TUSG complaints disregarded by elections commissioner

Seven complaints were made by both tickets in the runoff executive election

The ASASU elections commissioner will disregard complaints filed toward the end of the Tempe Undergraduate Student Government runoff executive election last week. The complaints were filed by both executive tickets participating in the runoff. 

Assistant Elections Commissioner Nicole Delabarre made note of the complaints on April 6, when Brittany Benedict’s ticket was announced to have won the runoff versus presidential candidate Aundrea DeGravina’s ticket.

Delabarre said in an email to The State Press that five complaints were filed by DeGravina and two by Benedict, which was later confirmed by ASASU Elections Commissioner Dhara Shah.

Shah said that neither of the tickets violated campaign laws and would not be reprimanded for the complaints.

“There were no infractions that were given. Based on the given complaints, no points were given out,” Shah said. “None of them actually violated anything in the elections code and, therefore, there was no basis to award any points or infractions.”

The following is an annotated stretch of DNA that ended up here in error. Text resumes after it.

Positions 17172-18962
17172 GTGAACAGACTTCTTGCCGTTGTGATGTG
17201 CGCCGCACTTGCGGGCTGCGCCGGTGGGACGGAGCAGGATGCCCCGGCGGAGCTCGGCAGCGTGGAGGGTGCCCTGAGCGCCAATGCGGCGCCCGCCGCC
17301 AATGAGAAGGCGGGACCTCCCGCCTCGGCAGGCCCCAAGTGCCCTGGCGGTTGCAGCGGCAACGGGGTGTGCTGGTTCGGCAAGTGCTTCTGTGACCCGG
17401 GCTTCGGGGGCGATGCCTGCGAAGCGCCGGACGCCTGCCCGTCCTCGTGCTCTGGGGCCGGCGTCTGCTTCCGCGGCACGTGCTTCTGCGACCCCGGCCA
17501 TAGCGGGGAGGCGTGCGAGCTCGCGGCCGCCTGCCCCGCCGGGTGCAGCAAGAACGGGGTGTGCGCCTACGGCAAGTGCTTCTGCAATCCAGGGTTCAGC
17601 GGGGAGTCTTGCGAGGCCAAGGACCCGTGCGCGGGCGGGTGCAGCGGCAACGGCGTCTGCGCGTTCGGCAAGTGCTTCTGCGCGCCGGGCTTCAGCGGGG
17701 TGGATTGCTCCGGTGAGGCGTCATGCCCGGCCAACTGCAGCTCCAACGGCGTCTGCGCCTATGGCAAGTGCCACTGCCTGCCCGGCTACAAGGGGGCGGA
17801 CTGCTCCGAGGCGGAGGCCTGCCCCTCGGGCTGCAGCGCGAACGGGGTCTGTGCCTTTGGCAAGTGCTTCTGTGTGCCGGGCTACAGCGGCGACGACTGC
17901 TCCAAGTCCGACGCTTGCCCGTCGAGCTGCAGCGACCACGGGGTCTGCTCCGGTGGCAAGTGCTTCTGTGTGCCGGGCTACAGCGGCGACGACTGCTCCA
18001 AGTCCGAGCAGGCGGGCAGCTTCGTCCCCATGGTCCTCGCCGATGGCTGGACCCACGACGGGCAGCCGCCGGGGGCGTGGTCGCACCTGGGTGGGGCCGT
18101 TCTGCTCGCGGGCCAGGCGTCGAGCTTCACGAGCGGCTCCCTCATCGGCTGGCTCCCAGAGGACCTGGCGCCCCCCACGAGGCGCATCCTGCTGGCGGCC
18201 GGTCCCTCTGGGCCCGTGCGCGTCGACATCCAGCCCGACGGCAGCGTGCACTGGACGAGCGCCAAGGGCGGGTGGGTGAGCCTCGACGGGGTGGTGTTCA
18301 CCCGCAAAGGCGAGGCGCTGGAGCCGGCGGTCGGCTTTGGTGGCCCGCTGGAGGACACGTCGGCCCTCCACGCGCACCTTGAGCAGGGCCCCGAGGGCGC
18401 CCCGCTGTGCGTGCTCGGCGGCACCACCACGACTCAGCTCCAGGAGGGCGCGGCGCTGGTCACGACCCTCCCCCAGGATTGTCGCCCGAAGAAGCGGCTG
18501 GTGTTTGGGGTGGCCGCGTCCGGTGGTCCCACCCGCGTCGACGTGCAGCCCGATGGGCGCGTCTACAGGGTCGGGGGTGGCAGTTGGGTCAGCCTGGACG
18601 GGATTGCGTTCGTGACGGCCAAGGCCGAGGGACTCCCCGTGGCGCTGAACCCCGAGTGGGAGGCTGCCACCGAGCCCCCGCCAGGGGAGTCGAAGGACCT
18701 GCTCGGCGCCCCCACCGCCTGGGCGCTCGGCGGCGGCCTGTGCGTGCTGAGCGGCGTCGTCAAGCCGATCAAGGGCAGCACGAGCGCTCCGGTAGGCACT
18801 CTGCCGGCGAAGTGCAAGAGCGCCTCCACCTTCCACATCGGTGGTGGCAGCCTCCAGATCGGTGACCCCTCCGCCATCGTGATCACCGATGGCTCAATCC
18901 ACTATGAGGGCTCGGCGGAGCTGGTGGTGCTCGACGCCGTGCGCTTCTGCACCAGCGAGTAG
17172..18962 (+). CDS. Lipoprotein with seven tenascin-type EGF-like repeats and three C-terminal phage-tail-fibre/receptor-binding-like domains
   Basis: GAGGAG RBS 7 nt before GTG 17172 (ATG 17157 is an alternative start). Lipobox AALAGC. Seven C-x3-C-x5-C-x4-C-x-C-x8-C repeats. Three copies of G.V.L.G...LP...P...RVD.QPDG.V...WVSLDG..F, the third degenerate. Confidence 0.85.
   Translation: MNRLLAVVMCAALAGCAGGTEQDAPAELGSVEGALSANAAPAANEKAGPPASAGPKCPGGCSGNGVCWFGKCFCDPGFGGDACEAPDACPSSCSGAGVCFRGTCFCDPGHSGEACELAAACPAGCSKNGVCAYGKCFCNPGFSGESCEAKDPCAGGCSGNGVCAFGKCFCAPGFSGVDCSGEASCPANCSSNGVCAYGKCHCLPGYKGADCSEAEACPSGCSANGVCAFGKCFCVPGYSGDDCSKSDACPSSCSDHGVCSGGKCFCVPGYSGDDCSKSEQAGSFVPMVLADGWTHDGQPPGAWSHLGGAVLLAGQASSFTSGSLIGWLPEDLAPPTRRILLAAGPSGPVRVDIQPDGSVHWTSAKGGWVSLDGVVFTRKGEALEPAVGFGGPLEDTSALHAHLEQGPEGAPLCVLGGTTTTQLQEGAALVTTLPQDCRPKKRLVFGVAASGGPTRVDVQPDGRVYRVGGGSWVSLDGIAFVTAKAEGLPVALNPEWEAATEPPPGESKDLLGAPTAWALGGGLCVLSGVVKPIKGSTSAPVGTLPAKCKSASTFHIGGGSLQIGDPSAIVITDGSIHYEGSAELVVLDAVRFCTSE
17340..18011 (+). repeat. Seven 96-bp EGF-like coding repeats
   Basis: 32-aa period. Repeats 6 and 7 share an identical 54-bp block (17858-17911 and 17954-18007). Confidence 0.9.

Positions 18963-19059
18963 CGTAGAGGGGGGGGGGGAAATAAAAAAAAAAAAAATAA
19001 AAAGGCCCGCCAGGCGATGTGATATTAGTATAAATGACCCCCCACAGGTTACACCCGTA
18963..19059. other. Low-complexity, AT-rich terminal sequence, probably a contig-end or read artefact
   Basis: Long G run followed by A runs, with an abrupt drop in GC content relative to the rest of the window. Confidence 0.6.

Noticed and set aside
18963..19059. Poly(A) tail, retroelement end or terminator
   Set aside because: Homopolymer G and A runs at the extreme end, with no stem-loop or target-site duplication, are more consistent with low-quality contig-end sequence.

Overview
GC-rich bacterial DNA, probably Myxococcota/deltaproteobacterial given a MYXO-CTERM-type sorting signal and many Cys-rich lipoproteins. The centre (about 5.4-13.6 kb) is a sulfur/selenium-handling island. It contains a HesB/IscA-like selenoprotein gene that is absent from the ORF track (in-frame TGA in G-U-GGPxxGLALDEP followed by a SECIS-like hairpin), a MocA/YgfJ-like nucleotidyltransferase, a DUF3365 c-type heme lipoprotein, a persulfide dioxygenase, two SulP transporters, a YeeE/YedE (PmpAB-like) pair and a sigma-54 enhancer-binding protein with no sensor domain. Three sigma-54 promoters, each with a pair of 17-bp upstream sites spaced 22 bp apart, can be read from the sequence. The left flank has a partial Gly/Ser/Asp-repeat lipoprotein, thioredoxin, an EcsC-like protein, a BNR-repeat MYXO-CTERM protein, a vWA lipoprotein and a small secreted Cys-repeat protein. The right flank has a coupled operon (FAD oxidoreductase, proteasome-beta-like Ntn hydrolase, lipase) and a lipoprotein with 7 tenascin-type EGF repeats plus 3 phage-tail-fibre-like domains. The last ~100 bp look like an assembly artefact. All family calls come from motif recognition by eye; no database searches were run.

Penalties, or points, are given to campaigns based on infractions they commit against the elections code. Three levels of penalties exist: three, six and nine points for each respective level. If a candidate earns nine points, they are disqualified from the election. 

Shah said the elections site originally listed eight complaints but one was removed due to the timing of it being filed.

“We did get eight complaints in, but according to the elections code complaints need to be filed within a certain time period of when the incident occurred,” Shah said. “Once I looked into it, one of them actually wasn’t valid anymore because it happened over a week before it was sent in, and therefore the complaint just gets voided automatically.”

DeGravina said the complaints were made over logos and copyright issues.

“There were two incidences ... but five complaints were drawn from it,” DeGravina said. “When it came to things like logos and stuff like that, (it’s) nothing too drastic — just making sure we’re keeping everyone accountable.”

DeGravina said that her ticket was not attempting to disqualify Benedict, as characterized by Delabarre in earlier comments to The State Press. 

“The complaints that we filed would not have been enough to get them disqualified,” DeGravina said. 

Brittany Benedict said her complaints were substantially the same as DeGravina’s. They filed a complaint over a pitchfork logo used in Facebook posts.

“The complaints we filed would have disqualified (DeGravina), but that wasn’t necessarily the intent,” Benedict said.

Both Benedict and DeGravina stressed that the complaints were not solely intended to disqualify the other ticket.

Benedict said the complaints filed against her were over the use of the ASU USG logo, which a USG senator had used in a headshot used with her endorsement of the Benedict ticket.


Reach the reporter at maatenci@asu.edu or follow @mitchellatencio on Twitter.

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